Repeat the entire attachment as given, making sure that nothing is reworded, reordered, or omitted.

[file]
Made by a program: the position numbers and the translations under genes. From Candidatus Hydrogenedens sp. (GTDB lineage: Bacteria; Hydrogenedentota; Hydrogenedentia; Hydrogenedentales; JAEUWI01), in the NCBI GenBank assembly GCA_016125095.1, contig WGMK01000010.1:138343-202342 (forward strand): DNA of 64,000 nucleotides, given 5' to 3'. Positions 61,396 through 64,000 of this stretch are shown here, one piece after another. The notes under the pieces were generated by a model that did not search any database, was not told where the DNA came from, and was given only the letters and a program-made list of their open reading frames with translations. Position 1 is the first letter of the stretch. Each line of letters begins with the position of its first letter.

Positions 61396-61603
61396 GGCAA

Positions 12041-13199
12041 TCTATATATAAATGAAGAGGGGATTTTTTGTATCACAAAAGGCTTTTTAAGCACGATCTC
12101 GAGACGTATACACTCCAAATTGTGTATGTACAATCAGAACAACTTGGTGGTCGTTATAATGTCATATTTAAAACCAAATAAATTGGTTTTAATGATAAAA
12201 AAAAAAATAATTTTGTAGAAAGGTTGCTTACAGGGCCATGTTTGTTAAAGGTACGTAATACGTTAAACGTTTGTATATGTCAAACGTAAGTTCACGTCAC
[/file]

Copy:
Made by a program: the position numbers and the translations under genes. From Candidatus Hydrogenedens sp. (GTDB lineage: Bacteria; Hydrogenedentota; Hydrogenedentia; Hydrogenedentales; JAEUWI01), in the NCBI GenBank assembly GCA_016125095.1, contig WGMK01000010.1:138343-202342 (forward strand): DNA of 64,000 nucleotides, given 5' to 3'. Positions 61,396 through 64,000 of this stretch are shown here, one piece after another. The notes under the pieces were generated by a model that did not search any database, was not told where the DNA came from, and was given only the letters and a program-made list of their open reading frames with translations. Position 1 is the first letter of the stretch. Each line of letters begins with the position of its first letter.

Positions 61396-61603
61396 GGCAA

Positions 12041-13199
12041 TCTATATATAAATGAAGAGGGGATTTTTTGTATCACAAAAGGCTTTTTAAGCACGATCTC
12101 GAGACGTATACACTCCAAATTGTGTATGTACAATCAGAACAACTTGGTGGTCGTTATAATGTCATATTTAAAACCAAATAAATTGGTTTTAATGATAAAA
12201 AAAAAAATAATTTTGTAGAAAGGTTGCTTACAGGGCCATGTTTGTTAAAGGTACGTAATACGTTAAACGTTTGTATATGTCAAACGTAAGTTCACGTCAC